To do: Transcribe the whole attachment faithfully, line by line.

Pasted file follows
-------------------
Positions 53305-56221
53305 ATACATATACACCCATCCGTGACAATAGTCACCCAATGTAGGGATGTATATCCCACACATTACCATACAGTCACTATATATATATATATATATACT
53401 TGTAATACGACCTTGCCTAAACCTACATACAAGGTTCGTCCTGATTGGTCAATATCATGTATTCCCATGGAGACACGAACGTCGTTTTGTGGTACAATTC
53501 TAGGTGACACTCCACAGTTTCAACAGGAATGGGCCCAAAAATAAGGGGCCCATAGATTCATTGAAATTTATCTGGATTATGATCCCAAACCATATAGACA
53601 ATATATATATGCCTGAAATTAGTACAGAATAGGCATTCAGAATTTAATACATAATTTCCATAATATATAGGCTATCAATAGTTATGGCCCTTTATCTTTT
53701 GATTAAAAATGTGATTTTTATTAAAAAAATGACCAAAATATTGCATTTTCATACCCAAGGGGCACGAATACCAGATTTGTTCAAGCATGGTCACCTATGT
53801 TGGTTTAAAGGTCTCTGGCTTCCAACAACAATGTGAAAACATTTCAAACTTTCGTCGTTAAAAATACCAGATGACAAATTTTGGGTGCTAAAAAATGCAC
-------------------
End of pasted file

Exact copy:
Positions 53305-56221
53305 ATACATATACACCCATCCGTGACAATAGTCACCCAATGTAGGGATGTATATCCCACACATTACCATACAGTCACTATATATATATATATATATACT
53401 TGTAATACGACCTTGCCTAAACCTACATACAAGGTTCGTCCTGATTGGTCAATATCATGTATTCCCATGGAGACACGAACGTCGTTTTGTGGTACAATTC
53501 TAGGTGACACTCCACAGTTTCAACAGGAATGGGCCCAAAAATAAGGGGCCCATAGATTCATTGAAATTTATCTGGATTATGATCCCAAACCATATAGACA
53601 ATATATATATGCCTGAAATTAGTACAGAATAGGCATTCAGAATTTAATACATAATTTCCATAATATATAGGCTATCAATAGTTATGGCCCTTTATCTTTT
53701 GATTAAAAATGTGATTTTTATTAAAAAAATGACCAAAATATTGCATTTTCATACCCAAGGGGCACGAATACCAGATTTGTTCAAGCATGGTCACCTATGT
53801 TGGTTTAAAGGTCTCTGGCTTCCAACAACAATGTGAAAACATTTCAAACTTTCGTCGTTAAAAATACCAGATGACAAATTTTGGGTGCTAAAAAATGCAC